The Race That Cannot Be Named

I’m going to be running the &(%^ #$@? 100. It’s hosted by running legend ***** ****, who finished the (*&*&Y^& KKJGIYG 100 in 20 hours. That’s pretty intense. Okay, I’ll at least give the name of a race this mysterious RD ran in 20 hours, the Western States 100. There are oodles of meaningful 100 mile races that kind of set the mark where legends come to test themselves. For the rest of us mortals, it’s where you go to beat yourself, overcome your own bullshit, DNF and go home. Of those, a lucky few will feel good about it and try it again, or never try it, or any other 100, ever again.

This is my 100th post on this here Fifty State Banana blog. I win a bag of onions. Woo hoo! I’m crying. Oh my god I’m so excited and I’m crying with my bag of onions. 100. Wow. I have lots of free time.

That’s what I heard, anyways. I don’t know. I’m not going to put anyone on about this. I expect it to be hard, and this will be my first one. I just figured if I were to fail, I wouldn’t be wasting a lot of money and other people’s time with my wussery. So, I signed up for this one because it was hard to find, was basically free, and hard, really hard.  I had a really cool acquaintance who volunteered to crew at my first 100. That’s amazing and generous. She just ran her second marathon in November 2012, and was getting that ultra bug. That’s what it’s about. But when I told her about the race, shw was like, “No aid stations? don’t do it, that sounds crazy!” And she’s right. I’m not able to disagree with her sound advice, but I can argue with myself all day long. The more I thought about the race, let it bounce around in my head, it rather quickly turned from being something I immediately labelled as “trainwreck, stay away” into something more. I feed off of the energy of the challenge. It’s a shame I can’t mention the name of the race, but the RD asked that no one blog about it, don’t write any cute reports about it. Keep all the toys in the box.

So, this is all I can do.

I used to work as an extra in films and movies and had to keep the information about production totally secret until the shooting was done. It made the work much more exciting. I feel the same way about this race. I’m fit to burst.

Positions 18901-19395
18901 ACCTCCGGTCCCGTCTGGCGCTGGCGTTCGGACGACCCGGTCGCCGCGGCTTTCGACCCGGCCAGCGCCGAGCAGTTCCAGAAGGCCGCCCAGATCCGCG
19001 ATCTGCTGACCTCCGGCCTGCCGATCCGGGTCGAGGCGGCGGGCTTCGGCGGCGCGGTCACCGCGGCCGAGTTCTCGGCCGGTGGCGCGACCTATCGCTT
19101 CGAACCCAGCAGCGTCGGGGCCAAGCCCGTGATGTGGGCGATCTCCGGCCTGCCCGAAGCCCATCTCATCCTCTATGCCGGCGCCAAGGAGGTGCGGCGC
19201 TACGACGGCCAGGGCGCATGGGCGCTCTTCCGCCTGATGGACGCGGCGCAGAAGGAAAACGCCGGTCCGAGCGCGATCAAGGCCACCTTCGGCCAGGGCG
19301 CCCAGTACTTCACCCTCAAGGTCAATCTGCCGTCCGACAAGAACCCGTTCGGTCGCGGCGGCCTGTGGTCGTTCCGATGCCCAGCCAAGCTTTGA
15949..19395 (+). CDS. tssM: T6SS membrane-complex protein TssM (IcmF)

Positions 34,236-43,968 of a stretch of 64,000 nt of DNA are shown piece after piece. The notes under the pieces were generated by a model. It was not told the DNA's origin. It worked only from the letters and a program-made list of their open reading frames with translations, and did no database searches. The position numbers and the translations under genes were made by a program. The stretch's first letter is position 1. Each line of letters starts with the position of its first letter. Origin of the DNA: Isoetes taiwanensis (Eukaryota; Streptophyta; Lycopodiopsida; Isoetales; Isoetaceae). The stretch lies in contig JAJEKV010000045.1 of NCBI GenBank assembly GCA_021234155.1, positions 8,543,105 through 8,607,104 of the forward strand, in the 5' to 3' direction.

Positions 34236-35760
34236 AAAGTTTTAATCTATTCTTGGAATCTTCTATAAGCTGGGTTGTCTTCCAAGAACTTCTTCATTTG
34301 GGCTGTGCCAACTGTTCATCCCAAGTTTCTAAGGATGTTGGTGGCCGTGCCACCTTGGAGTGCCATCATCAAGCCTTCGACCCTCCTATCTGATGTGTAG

So, there’s no aid stations. There’s no “medical tents”. There’s no awards. There’s a bunch of miles, one hundred miles. I have to figure out how to do this on my own, do my own dirty work. So be it. I can dance around some of the specific details. If I were to give you exact information you could probably google it, show up and try running it and die somewhere. And then a zombie at mile 85 would eat part of your fresh corpse and make of your desire a noble sacrifice. I’ll be running mostly single track, using a headlamp through the night. There will probably be only three dozen runners. Of those six, maybe seven tops are trying the full 100 mile course. Spread out over nearly 30 miles, we’ll all be incredibly alone. Somewhere not in Pennsylvania, not where I’m training, nowhere I’m even remotely familiar with.

I don’t want to fall victim to hyperbole, but the extreme nature of the event basically intrigued me to the point where I haven’t even told my immediate family what it would entail. No one in my family runs. If I told them the specs, they’d just nod the same way they nod at me when I tell them about a ten mile run. It’s all alien to them. I had an aunt who did ultras when she was young, but she wouldn’t know about this one. It’s been around for only less than a dozen years. The length is sort of one hundred miles, but a little bit more. Elevation? Over 7,000 miles of climb per marathon, then throw on at least a couple of more 1,000 miles of climb. And then more. There are river crossings. That’s okay. I trained for this race before I ever knew about it. I used to go run into coopers Rock State Park by jumping in Cheat Lake, swimming to the old Mont Chateau trail head, and ascending up the trail to the snowy decks along the summits of rock city, go back down again, plunge into the lake, swim to a road, and get home. I’ve crossed rivers that swept me away, swept me over falls, stupid shit I’m happy to have survived. I imagine I’m training for future races I’ve yet to learn about. Until my body gives up my ghost, I’ll be searching it for answers in these races. So, when I get up at 4 am tomorrow for a 13 miler, and Saturday for a 30 miler, and Sunday for a 20 miler, I’ll be thinking how to run the routes cleaner next weekend, and the next.  I have three hard weeks between me and this race. The two weeks I taper down are to recover from the abuse I hope to inflict upon myself until the 21st, when I start the taper. So, really, it’s not that bad, 19 more days of grit. I’ll run approximately 212 miles between now and then, mostly over hills, at least 25% in snow. Tomorrow is 10 miles in 6-8″ of snow, with a few hills.